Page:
The ongoing eruption at Kīlauea summit continues to produce ash and gas explosions around once a day. Each is preceded by dozens of relatively small seismic events, but they are not what you might think of as traditional earthquakes.
When most people think of an earthquake, they imagine a shift in the earth’s tectonic plates, or along a fault. What is being recorded now as “seismic activity” at Kīlauea Summit is slightly different
Tina Neal is Hawaiian Volcano Observatory’s Scientist in Charge:
“They’re not earthquakes in the classical sense, they’re kind of a hybrid process creating a lot of ground shaking measured the same way we try to measure earthquakes. There’s a lot of energy being released, the combination of an explosion process, which has something to do with a sudden release of pressure, we think, from the upper magma reservoir. The bottom is filled with rubble, probably many hundreds of meters thick and those explosions are moving a lot of earth. All of these things are contributing to what we are measuring as a single earthquake.”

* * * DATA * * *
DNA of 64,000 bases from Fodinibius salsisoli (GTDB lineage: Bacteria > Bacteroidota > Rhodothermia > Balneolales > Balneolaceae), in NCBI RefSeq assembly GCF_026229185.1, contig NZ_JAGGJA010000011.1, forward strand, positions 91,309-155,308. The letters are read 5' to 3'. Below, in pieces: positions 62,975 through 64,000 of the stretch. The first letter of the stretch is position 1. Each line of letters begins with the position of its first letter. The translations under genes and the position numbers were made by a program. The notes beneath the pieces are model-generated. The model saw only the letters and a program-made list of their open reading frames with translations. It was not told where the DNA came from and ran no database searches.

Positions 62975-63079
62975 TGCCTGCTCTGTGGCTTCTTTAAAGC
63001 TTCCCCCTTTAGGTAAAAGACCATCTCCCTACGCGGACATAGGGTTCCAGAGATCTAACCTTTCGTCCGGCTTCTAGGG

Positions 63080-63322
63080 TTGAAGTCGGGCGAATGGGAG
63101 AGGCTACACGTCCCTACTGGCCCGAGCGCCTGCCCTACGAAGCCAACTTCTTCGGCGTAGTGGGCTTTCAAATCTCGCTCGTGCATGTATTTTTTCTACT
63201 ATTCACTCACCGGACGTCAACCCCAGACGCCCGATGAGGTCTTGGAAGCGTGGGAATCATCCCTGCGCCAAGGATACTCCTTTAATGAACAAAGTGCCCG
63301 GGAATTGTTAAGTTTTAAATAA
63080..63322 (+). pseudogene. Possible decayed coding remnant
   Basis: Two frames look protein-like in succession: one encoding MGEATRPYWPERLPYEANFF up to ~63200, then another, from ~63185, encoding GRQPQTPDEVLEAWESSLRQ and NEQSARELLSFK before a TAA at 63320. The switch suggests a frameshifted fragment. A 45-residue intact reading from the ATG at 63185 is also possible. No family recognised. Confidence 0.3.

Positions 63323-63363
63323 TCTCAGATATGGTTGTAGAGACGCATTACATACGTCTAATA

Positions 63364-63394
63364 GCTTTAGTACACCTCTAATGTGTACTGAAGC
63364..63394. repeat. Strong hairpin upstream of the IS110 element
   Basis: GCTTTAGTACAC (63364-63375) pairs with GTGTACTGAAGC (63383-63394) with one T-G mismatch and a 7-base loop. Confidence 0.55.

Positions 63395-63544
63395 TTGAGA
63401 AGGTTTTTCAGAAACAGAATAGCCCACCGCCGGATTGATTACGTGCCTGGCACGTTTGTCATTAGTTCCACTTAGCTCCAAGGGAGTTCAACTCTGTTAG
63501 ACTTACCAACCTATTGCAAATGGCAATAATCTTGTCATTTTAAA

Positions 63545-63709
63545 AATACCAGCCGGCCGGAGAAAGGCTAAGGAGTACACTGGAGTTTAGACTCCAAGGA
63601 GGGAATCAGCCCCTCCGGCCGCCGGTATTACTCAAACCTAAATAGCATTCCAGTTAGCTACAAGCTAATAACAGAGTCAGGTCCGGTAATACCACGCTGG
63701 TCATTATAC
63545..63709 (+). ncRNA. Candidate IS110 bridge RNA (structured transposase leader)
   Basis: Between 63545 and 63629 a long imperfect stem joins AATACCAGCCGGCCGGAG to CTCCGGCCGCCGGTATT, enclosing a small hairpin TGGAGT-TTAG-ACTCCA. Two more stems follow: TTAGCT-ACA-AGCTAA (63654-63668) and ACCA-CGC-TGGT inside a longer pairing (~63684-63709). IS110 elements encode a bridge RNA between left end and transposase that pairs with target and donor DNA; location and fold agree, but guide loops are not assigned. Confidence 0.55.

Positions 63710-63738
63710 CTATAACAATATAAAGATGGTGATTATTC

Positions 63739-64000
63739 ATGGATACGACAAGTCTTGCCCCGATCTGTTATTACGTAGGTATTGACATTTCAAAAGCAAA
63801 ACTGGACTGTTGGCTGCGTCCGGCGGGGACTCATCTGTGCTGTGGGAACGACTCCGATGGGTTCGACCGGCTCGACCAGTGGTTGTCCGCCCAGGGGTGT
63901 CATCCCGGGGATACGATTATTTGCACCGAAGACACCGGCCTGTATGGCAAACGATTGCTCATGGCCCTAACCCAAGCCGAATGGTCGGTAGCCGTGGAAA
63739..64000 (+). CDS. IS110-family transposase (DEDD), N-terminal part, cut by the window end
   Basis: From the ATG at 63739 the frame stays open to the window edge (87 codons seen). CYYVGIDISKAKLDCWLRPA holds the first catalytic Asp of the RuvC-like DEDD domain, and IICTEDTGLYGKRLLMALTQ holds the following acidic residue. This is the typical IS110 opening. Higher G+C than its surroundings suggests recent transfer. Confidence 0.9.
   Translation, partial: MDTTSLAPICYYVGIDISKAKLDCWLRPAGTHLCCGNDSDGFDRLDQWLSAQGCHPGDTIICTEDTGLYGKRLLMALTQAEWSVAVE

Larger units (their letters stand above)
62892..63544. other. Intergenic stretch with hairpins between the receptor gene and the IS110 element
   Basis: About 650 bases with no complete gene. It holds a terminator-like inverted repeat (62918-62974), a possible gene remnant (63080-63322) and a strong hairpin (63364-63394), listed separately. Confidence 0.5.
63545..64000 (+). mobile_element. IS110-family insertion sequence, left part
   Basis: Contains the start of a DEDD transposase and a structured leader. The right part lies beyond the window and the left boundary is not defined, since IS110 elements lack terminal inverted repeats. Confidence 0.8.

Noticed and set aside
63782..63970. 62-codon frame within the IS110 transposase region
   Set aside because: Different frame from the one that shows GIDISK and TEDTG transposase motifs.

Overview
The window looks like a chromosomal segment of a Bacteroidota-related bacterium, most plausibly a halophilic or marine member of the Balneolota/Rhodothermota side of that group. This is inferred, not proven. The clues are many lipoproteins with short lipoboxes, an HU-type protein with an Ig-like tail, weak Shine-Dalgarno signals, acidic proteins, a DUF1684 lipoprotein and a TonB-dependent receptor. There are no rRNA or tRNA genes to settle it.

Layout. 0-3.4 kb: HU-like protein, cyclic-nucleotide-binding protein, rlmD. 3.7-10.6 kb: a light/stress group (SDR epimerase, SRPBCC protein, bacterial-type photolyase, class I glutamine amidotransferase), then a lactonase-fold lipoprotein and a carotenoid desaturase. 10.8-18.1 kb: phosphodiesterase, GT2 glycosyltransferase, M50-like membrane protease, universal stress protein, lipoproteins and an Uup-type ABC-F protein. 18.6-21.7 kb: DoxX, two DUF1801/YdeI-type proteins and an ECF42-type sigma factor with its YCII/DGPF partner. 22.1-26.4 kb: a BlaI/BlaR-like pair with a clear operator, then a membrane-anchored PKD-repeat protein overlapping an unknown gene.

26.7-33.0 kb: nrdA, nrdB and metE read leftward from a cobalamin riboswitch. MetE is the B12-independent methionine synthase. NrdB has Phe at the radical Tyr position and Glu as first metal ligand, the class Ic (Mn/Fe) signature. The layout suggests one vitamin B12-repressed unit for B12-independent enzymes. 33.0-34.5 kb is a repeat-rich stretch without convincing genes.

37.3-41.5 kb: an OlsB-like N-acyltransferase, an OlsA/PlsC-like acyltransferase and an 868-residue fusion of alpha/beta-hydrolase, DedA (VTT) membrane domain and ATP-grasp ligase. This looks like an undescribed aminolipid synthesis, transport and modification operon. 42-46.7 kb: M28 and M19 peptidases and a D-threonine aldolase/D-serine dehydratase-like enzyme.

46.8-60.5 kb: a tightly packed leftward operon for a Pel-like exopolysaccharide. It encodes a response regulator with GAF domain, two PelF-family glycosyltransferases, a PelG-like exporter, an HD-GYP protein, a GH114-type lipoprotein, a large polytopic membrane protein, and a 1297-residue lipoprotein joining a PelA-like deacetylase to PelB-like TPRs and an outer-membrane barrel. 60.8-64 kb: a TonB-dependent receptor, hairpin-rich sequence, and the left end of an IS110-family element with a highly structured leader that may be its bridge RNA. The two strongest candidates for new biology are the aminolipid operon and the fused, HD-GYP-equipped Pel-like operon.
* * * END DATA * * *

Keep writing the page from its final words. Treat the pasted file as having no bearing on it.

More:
Most of the dozens of seismic events every day, in the 1 to 3 magnitude range, are too small to feel outside of Hawai'i Volcanoes National Park and the Volcano Village area. Around once a day, a gas and ash explosion at the summit registers as around 5.0 to 5.5. They have caused damage inside the Park, but so far only minimal damage has been reported elsewhere.
Hawaiian Volcano Observatory Geophysicist Brian Shiro:
“These large explosive events are what’s driving the seismic observations we record. But this is not a typical earthquake where it’s slippage along a fault. The mechanism of the movement is different. To distinguish the source type from what people expect as an earthquake, these are referred to as eruptions. The USGS earthquake program often puts out magnitudes for explosions at nuclear test sites and mining blasts, things that are not earthquakes also.”